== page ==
A local doctor recently finished his 60th marathon in San Francisco on Sept. 19.
A self-proclaimed “semi-retired” physician since he continues to work casually at the walk-in clinic, Ken Schellenberg ran the marathon at 78 years old, an achievement that was not lost on him.
“If you need a heading for the article you can use The Rime of the Ancient Marathoner,” he joked, a play on the poem, The Rime of the Ancient Mariner.
Schellenberg said that running marathons was born out of his career as a family practitioner and anesthetist, which he practiced from 1974 to about 2018.
“When I was growing up all the doctors I had were out of shape, overweight guys,” he said. “With my patients, I’ve tried to set a better example.” But, Schellenberg admitted he wasn’t always in the best shape either.
“There was a time when I was overweight and I’d bend over to take somebody’s blood pressure and I would be out of breath,” said Schellenberg.“I thought, you know, I’m not going to live very long if I don’t smarten up. So, I lost weight and got into running and the wife was an inspiration in that she actually started running before I did.”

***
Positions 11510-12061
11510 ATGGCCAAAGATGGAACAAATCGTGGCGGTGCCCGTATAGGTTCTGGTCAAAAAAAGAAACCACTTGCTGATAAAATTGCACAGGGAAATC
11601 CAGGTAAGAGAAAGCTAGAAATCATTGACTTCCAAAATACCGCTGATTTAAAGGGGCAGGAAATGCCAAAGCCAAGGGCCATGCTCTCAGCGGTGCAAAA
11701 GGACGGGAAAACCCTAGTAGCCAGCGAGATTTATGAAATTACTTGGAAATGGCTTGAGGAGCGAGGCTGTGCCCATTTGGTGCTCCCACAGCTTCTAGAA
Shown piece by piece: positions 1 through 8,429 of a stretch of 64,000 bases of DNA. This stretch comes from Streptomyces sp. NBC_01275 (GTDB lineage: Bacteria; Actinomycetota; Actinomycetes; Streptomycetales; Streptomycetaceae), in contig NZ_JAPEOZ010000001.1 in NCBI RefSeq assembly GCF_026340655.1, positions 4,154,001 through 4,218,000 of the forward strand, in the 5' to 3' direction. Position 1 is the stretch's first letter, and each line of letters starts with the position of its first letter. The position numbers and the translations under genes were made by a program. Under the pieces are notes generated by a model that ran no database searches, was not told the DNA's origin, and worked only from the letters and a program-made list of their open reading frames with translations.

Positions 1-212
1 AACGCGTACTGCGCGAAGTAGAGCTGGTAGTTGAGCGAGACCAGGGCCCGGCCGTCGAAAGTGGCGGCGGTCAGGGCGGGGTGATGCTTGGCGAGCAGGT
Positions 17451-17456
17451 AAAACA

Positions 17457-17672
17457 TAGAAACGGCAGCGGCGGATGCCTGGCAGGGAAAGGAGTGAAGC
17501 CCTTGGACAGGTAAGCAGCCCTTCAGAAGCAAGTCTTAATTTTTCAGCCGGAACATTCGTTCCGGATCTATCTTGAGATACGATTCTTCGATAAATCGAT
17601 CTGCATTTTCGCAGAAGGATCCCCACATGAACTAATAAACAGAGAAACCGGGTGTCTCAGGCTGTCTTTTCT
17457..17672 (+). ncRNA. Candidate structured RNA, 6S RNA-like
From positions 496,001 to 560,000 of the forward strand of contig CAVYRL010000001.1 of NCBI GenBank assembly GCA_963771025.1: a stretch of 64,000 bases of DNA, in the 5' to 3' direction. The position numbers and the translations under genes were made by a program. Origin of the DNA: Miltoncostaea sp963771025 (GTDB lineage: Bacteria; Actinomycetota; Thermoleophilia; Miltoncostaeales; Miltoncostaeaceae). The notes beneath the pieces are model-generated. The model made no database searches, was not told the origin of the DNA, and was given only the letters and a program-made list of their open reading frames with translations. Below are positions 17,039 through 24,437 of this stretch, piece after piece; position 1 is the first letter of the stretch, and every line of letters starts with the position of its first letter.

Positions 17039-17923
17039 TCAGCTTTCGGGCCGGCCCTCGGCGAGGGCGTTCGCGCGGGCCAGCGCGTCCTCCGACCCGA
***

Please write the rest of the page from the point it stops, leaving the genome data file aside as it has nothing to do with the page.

Once Schellenberg started, he said it gradually became a habit.“My wife and I were doing a lot of 10k’s, 5k races and I thought I’d try a marathon one time. I did the Vancouver marathon and kind of got really interested in distance running and sort of stuck with it.”
Marathon running, he said, has taken him all over the place: Honolulu, New Orleans, Alaska, Vancouver, Portland and more. He said if there’s one marathon he’d suggest it would be Big Sur, which heads down a highway along the California coast.“Your senses are overwhelmed by sights and sounds,” he said of the run. “The scenery is just indescribably beautiful.”
Nonetheless, Schellenberg said he’s gotten lucky. He said he’s had many running partners throughout the years who’ve had to stop running due to joint or back issues.Somehow, he said, he’s been fortunate enough to escape those problems, even joking that he used to show off his knees to a colleague that was an orthopedic surgeon.
Still, Schellenberg said he wasn’t sure how many more marathons he would run, but he was grateful for the opportunity to step up to the starting line all those times.“I always feel, especially in life, the victory is getting to the start line.”